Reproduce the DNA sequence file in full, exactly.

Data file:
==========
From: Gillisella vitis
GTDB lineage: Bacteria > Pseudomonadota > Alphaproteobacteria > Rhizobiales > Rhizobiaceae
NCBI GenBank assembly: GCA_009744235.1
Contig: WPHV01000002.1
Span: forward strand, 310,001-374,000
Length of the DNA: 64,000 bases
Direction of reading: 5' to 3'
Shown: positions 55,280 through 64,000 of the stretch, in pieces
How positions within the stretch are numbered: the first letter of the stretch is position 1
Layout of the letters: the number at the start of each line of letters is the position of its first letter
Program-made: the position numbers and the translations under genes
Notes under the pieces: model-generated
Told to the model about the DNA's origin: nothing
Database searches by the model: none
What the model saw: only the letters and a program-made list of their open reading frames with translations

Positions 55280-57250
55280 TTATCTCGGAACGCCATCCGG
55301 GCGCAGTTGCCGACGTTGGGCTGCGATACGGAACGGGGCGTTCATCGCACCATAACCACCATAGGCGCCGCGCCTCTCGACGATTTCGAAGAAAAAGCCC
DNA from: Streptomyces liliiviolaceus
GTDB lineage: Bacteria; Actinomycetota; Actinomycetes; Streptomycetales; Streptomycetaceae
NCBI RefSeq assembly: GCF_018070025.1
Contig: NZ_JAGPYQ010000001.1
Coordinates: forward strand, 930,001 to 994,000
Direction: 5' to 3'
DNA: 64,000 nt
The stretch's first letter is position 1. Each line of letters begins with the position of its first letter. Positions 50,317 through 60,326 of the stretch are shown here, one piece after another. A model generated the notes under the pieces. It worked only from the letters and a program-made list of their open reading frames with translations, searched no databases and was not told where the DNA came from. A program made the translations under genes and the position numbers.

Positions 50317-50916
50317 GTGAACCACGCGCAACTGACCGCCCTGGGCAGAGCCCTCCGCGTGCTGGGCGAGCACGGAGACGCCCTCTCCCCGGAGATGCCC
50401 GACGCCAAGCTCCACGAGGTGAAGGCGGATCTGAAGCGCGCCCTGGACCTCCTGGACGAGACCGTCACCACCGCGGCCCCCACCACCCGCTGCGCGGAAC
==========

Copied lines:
From: Gillisella vitis
GTDB lineage: Bacteria > Pseudomonadota > Alphaproteobacteria > Rhizobiales > Rhizobiaceae
NCBI GenBank assembly: GCA_009744235.1
Contig: WPHV01000002.1
Span: forward strand, 310,001-374,000
Length of the DNA: 64,000 bases
Direction of reading: 5' to 3'
Shown: positions 55,280 through 64,000 of the stretch, in pieces
How positions within the stretch are numbered: the first letter of the stretch is position 1
Layout of the letters: the number at the start of each line of letters is the position of its first letter
Program-made: the position numbers and the translations under genes
Notes under the pieces: model-generated
Told to the model about the DNA's origin: nothing
Database searches by the model: none
What the model saw: only the letters and a program-made list of their open reading frames with translations

Positions 55280-57250
55280 TTATCTCGGAACGCCATCCGG
55301 GCGCAGTTGCCGACGTTGGGCTGCGATACGGAACGGGGCGTTCATCGCACCATAACCACCATAGGCGCCGCGCCTCTCGACGATTTCGAAGAAAAAGCCC
DNA from: Streptomyces liliiviolaceus
GTDB lineage: Bacteria; Actinomycetota; Actinomycetes; Streptomycetales; Streptomycetaceae
NCBI RefSeq assembly: GCF_018070025.1
Contig: NZ_JAGPYQ010000001.1
Coordinates: forward strand, 930,001 to 994,000
Direction: 5' to 3'
DNA: 64,000 nt
The stretch's first letter is position 1. Each line of letters begins with the position of its first letter. Positions 50,317 through 60,326 of the stretch are shown here, one piece after another. A model generated the notes under the pieces. It worked only from the letters and a program-made list of their open reading frames with translations, searched no databases and was not told where the DNA came from. A program made the translations under genes and the position numbers.

Positions 50317-50916
50317 GTGAACCACGCGCAACTGACCGCCCTGGGCAGAGCCCTCCGCGTGCTGGGCGAGCACGGAGACGCCCTCTCCCCGGAGATGCCC
50401 GACGCCAAGCTCCACGAGGTGAAGGCGGATCTGAAGCGCGCCCTGGACCTCCTGGACGAGACCGTCACCACCGCGGCCCCCACCACCCGCTGCGCGGAAC